Merry Meet and Blessed May to you all… As I have in the past I will be writing about something that others may not be… I will be writing today about the darker side of the Goddess.
I have been researching her many faces and have become fascinated with the little understood Hecate and Kali. When you look at them they may seem vastly different from one another but in reality they are very similar. Both are feared as dark and mysterious Goddess with many fearsome attributes. But in reality they are nothing like recent history has portrayed them as.
Hecate… Greek goddess of the three paths, guardian of the household, protector of everything newly born, as well as the goddess of witchcraft — once a widely revered and influential goddess, the reputation of Hecate has been tarnished over the centuries.
She has been portrayed as the Goddess of Death, the Old Hag, sometimes pictures with three animal heads, one with a snake’s head, one with a horse’s and the third a boar’s head. When in reality she was a beauty in her own right. As well as being the only God or Goddess that Zeus allowed equal power. While she never joined the Olympian pantheon, Zeus honored her above all other deities by giving her a special place and granting her dominion over heaven, earth, and the underworld, as well as the power to give or take from humanity anything she wished.
She has been seen walking the roads at night often in the company of her Hounds, sometimes traveling with a following of”ghosts”. She was know to help the dying make a smooth and painless passage into the next life and staying with them, if need be, in the otherworld to help prepare them for their eventual return to the earth in their next life.
The Goddess of death and dying as well as that of new birth and new life, the Hecate was wise in all of the earth’s mysteries. She is often called the liberator because She manifests in our deepest issues and emotions, and reminds us that we need to release the past, especially those things that are hindering our growth, and to accept change and transitions. She sometimes asks us to let go of the familiar and to travel to the dark and scary places of the soul. Making changes, whether spiritual or mundane, is rarely easy. But She is there show you the way.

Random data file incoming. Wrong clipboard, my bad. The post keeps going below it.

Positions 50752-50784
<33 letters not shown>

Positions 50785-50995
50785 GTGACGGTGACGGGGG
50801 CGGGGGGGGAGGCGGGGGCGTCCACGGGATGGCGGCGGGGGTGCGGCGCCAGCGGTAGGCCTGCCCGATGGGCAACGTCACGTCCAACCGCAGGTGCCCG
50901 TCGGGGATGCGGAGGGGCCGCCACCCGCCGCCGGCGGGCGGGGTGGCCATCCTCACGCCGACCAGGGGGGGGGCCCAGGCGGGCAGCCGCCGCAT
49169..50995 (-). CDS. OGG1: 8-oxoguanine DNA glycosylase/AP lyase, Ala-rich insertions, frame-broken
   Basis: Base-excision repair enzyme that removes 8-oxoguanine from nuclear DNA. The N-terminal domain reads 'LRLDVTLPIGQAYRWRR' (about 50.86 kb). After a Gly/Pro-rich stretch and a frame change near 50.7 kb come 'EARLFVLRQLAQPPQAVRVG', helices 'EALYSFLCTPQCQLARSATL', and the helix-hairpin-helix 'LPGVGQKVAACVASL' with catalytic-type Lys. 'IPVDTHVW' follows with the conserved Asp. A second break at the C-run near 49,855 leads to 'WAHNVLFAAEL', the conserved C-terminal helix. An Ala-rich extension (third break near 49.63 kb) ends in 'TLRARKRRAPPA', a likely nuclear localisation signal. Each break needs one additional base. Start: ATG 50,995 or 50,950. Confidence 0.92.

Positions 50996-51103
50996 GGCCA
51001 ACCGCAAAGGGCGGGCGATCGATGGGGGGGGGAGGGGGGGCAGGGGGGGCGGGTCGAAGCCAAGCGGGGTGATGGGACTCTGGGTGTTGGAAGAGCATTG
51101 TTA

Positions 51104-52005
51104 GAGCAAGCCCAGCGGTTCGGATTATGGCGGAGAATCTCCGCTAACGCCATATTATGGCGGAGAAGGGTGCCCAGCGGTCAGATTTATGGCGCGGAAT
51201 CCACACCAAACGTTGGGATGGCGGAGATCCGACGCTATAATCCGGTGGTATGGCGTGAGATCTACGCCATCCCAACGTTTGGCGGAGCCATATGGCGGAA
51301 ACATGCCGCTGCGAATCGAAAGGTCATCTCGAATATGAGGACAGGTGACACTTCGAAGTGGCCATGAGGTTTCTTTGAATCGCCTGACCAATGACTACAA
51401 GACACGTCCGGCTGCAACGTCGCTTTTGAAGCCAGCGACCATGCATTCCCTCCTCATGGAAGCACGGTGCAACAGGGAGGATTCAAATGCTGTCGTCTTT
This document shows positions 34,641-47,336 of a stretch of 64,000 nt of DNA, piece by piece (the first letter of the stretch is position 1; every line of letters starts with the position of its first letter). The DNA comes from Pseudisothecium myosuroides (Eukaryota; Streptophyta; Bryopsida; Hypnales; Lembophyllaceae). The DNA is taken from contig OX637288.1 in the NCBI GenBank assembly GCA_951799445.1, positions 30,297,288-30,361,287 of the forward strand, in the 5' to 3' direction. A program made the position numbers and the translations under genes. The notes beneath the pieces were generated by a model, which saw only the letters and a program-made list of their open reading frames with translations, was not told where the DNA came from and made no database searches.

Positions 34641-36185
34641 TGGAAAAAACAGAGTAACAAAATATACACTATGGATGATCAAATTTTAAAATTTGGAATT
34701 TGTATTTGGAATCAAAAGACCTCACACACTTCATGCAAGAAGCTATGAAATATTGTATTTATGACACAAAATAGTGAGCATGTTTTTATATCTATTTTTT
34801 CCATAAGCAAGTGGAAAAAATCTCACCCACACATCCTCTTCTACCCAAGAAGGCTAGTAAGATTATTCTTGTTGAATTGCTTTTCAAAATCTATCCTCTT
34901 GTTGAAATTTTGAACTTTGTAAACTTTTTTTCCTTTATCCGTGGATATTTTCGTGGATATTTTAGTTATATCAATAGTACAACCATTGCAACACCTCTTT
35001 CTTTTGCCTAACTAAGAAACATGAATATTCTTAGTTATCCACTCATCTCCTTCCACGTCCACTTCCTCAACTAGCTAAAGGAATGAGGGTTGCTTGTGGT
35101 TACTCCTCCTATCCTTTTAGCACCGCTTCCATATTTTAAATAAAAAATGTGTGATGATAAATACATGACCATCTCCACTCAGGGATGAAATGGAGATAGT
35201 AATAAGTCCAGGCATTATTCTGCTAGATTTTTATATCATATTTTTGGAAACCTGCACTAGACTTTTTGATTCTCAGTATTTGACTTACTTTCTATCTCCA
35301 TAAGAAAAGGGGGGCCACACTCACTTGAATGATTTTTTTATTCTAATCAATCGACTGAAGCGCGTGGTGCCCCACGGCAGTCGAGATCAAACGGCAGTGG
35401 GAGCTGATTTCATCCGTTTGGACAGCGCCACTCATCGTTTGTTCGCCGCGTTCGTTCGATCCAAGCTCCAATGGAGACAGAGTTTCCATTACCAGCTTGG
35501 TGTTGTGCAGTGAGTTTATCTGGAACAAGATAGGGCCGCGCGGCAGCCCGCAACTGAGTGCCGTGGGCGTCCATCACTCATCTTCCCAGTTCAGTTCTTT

Hecate became a wardress and conveyor of souls through the underworld. Like Kali, in India, Hecate, as a funerary priestess, conducted her rites in charnel or burial grounds, assisting in liberating the souls of the newly dead.
As a triple Goddess, she represents The Maiden, standing for new beginnings. You turn to the Maiden when the moon is waxing, The Mother who you to turn to when you need nurturing and protection… Turn to the Mother when the Moon is Full, And the Crone who you turn to at the end of our turn on the wheel. Look to the Crone now when the moon is dark. She represents mind, body and spirit; and birth, life and death. Her smiles are the radiance of the moon, whether it is full or dark, her power is everywhere and in everything.
She has mistakenly been called the destroyer, but She is not. She is the Goddess of death and rebirth, so to destroy would mean that something is forever gone. You cannot bring something back that has been destroyed. It is through Her that all things live or die.
She was also worshipped as a goddess of fertility, whose torch was carried over freshly sown fields to symbolize the fertilizing power of moonlight.
Kali is the most misunderstood of the Hindu goddesses. Kali is a goddess of death and destruction but She destroys only to recreate, and what she destroys is sin, ignorance and decay. Nowhere in the Hindu stories is she seen killing anything but demons nor is she associated specifically with actual human dying.